* Says too many asset managers follow the crowd, play to niche markets
* Managing client expectations key to long-term success
* Sees opportunities in corporate bonds, emerging markets, Europe
TORONTO, Jan 30 (Reuters) - Comparing wealth managers who exploit niche markets to tobacco companies who make "light" cigarettes, the head of investment at Alberta's largest bank said it is time the industry started leading investors rather than feeding them trendy products.
"Far too many firms are cranking out whatever advisers and clients are asking for at the moment, and we've ended up with thousands and thousands of funds, most of them are quite mediocre," said Sheldon Dyck, president of ATB Investor Services, the wealth management arm of ATB Financial, Alberta's state-owned bank.
"To me that's like making light cigarettes - you're doing it because it will sell and you're filling a market niche. But are you actually doing the right thing for people who are counting on you to be a professional and give them advice and steward their money properly?"
The rant against fellow Canadian wealth managers who churn out investment products in response to consumer demand may not win Dyck a lot of friends in the industry, but he says he does not care. He believes he has a fiduciary duty to the bank's 635,000 customers and growing the C$8 billion ($8 billion) in assets under management is the priority.
The refusal to follow industry trends cost ATB some clients when Dyck did not buy into the run-up in income trusts a decade ago. But he said the long-term performance of ATB's Compass Portfolio Series, debuted 10 years ago, proved that customers were wrong, and the attrition was "temporary."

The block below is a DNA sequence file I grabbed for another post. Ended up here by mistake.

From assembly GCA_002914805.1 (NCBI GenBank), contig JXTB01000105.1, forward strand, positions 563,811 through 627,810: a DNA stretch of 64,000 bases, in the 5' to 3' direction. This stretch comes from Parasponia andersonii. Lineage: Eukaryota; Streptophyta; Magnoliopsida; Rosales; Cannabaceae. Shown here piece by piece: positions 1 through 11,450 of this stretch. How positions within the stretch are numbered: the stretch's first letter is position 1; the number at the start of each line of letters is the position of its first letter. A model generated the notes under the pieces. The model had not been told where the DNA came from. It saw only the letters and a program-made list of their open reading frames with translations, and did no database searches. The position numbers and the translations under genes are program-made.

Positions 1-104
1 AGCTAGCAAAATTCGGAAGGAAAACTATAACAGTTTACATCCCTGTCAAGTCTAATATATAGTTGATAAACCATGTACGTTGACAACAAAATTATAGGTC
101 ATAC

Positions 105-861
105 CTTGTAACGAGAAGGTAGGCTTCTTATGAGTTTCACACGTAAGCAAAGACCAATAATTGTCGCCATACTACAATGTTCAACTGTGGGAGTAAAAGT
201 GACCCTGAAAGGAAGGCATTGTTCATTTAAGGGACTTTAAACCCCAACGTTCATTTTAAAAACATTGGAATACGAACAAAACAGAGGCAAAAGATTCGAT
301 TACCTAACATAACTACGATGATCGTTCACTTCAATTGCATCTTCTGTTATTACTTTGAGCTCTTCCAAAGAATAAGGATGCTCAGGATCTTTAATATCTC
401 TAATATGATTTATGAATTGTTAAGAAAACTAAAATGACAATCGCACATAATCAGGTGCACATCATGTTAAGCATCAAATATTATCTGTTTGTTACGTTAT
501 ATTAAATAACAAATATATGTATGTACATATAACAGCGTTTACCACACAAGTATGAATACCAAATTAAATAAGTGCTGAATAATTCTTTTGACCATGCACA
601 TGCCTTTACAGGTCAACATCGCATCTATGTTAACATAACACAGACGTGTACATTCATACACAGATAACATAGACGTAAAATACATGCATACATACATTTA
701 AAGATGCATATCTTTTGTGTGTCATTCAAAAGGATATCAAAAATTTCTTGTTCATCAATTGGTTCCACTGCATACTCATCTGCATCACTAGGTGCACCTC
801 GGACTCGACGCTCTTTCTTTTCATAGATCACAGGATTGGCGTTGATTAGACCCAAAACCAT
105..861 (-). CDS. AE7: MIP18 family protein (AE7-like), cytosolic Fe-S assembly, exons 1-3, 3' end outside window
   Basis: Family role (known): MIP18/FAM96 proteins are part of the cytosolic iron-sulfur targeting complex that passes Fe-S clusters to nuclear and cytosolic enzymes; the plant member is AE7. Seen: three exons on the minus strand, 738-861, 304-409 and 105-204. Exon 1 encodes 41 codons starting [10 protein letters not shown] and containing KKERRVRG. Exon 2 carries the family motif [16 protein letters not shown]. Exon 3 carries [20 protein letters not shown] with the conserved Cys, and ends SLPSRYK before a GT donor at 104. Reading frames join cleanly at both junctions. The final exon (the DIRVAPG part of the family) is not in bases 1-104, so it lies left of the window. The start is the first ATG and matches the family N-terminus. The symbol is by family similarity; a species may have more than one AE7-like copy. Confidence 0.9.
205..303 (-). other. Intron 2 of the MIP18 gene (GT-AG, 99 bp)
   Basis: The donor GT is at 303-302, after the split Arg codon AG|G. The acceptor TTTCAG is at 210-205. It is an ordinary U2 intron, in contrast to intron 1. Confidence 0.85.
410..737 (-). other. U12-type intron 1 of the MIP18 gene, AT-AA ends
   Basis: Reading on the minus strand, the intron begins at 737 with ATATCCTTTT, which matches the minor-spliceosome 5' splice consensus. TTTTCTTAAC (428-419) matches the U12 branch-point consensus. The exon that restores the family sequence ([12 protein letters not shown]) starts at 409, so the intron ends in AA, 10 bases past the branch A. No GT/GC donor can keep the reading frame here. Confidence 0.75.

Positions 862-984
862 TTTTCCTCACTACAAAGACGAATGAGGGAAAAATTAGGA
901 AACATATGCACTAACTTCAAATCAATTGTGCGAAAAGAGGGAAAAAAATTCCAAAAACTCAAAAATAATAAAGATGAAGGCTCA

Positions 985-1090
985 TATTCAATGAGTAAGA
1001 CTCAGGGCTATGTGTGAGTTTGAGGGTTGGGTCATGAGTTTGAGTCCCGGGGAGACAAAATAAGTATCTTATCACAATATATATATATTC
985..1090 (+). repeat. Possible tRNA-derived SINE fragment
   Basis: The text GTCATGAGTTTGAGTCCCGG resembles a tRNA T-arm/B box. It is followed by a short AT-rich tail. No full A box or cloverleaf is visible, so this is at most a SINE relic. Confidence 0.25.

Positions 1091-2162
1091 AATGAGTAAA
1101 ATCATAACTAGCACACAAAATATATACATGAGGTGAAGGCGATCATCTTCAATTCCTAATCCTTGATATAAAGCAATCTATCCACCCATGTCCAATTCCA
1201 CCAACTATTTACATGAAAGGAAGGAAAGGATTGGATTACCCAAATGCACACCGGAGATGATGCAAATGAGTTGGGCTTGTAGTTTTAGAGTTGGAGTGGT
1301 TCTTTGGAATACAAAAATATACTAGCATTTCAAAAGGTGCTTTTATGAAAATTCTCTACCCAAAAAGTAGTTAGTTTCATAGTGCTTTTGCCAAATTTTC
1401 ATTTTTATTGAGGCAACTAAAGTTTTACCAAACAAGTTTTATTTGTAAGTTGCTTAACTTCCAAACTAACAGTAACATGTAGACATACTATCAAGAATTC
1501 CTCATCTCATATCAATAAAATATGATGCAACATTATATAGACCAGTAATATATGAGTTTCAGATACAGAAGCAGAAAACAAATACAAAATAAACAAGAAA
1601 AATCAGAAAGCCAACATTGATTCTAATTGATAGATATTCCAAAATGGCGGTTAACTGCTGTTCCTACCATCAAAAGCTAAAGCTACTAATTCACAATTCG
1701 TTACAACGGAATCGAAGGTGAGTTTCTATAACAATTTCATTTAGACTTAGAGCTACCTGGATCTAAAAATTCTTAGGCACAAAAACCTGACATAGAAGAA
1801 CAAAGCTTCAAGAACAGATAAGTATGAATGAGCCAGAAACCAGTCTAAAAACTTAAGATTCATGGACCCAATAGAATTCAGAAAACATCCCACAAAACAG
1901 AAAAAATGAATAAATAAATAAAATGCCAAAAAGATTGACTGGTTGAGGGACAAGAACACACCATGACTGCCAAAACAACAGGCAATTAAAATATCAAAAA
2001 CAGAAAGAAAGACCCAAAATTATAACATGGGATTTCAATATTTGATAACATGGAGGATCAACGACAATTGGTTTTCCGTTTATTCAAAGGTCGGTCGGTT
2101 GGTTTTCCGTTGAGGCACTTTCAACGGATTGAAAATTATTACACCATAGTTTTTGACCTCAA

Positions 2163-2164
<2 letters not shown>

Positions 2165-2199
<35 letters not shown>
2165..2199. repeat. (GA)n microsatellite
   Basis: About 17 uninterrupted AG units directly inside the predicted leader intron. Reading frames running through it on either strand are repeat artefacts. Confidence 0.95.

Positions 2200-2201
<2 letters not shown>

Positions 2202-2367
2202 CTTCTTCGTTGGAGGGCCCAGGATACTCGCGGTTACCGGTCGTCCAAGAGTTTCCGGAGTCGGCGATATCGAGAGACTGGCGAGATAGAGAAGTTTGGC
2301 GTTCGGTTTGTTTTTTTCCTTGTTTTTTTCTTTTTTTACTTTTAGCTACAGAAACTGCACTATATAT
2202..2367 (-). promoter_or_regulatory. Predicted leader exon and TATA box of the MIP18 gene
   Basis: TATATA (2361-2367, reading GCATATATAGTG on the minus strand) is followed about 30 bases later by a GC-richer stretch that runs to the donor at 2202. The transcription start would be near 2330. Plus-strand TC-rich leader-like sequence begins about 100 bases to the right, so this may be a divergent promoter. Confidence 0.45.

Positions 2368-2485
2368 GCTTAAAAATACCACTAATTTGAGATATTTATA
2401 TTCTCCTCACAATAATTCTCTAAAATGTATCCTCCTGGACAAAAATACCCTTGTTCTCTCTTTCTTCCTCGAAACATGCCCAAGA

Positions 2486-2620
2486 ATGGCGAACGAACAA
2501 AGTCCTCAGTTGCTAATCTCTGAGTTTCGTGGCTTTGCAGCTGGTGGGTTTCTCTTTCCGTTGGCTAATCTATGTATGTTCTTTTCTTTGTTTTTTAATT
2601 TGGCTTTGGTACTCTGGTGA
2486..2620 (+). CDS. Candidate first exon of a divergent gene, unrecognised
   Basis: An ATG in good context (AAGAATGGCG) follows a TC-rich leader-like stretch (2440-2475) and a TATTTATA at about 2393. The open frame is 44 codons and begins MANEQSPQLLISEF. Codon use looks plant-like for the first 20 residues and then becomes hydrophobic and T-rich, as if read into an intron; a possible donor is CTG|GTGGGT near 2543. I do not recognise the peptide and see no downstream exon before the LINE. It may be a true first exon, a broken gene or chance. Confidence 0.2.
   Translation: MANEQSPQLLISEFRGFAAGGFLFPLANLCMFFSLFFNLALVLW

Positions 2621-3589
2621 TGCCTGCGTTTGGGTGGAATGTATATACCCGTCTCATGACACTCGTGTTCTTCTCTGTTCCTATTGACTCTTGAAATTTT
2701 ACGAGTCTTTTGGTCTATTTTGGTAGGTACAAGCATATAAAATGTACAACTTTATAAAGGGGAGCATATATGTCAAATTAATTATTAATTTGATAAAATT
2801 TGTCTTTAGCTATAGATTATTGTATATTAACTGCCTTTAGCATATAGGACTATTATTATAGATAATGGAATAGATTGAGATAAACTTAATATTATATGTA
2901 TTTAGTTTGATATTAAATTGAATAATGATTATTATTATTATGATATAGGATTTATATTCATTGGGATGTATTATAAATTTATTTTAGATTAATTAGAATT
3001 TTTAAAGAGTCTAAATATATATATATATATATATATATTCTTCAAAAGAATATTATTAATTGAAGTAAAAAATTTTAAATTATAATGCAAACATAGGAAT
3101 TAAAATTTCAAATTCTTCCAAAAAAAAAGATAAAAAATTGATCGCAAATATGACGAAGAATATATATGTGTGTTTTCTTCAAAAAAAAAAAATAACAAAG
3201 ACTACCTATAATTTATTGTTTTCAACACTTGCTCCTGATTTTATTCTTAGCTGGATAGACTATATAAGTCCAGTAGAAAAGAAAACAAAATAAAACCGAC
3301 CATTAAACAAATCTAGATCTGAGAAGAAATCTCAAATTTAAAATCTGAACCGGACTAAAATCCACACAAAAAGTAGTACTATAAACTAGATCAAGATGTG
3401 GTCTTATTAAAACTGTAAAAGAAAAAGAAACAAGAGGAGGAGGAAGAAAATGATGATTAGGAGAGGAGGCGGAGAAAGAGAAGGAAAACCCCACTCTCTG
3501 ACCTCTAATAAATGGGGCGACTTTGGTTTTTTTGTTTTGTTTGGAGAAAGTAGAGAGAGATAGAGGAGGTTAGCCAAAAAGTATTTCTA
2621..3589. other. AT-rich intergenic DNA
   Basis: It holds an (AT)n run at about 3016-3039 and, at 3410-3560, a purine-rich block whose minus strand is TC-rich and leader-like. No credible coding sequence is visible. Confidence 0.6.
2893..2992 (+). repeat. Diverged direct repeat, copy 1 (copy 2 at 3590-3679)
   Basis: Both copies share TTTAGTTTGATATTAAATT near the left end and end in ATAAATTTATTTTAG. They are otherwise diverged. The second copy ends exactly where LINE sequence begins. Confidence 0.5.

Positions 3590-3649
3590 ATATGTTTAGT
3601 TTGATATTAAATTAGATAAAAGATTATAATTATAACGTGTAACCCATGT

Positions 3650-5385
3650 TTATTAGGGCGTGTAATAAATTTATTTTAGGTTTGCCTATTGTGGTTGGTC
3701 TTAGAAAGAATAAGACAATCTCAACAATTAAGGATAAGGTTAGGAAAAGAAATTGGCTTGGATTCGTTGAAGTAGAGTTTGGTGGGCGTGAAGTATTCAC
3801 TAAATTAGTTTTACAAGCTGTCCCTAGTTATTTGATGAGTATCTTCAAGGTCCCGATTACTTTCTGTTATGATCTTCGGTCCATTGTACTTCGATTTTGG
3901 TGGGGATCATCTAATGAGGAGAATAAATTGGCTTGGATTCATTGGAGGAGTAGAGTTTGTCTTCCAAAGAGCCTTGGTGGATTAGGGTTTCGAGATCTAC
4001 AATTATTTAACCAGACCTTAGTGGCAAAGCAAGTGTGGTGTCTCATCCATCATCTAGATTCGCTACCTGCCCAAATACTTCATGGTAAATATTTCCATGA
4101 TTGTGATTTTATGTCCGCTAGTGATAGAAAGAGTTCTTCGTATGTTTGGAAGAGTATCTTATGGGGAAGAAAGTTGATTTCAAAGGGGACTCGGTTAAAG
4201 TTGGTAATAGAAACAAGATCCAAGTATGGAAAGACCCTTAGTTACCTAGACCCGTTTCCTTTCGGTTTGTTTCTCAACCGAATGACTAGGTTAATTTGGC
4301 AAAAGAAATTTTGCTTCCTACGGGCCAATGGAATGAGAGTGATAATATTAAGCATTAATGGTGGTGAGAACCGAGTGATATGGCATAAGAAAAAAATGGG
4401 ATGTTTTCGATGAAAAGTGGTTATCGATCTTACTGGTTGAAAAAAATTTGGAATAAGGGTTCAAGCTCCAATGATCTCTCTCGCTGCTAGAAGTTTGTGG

Dyck, whose bank is big enough in the resource-rich province of Alberta to go head-to-head with Canada's big five national banks in terms of branches and investment services, said communication with clients and advisers is key.
"A big part of having people stick with the strategy is to give them realistic expectations - not about the 10-year average, but what the individual year is going to feel like."
Being on the wrong side of groupthink in the last decade meant Dyck was pushing U.S. equities three years ago, when no one wanted to hear about the stock market ever again, and selling the upside of the housing correction now - through investment in securitized commercial mortgages - just as investors are bailing out amid falling demand.
Dyck said ATB can't predict the future of investments any better than any other wealth manager, particularly on timing. He looks for oversold or undervalued assets, and knows it is time to get out when the crowd arrives.
Looking ahead, he expects to invest in corporate bonds rather than government bonds, in emerging markets beyond the BRIC countries of Brazil, Russia, India and China, and in parts of Europe that have been unfairly tarred by the region's debt crisis. He also is "looking very hard" at securitized commercial mortgages for yield enhancement that cannot be had in government bonds.
Dyck said ATB benefits from its client base in a province that has boomed in recent years, full of new money, new wealth, and an educated and mobile workforce that may be more prepared than the average investor to follow an unpopular path.
Not being publicly traded also gives the bank a flexibility its big Toronto-based competitors do not have, he said.
"Lots of people see the trends that we see, but the question is whether they have the conviction to act upon it as if they were investing their own money, rather than having a popularity contest and worrying what next quarter's results will be."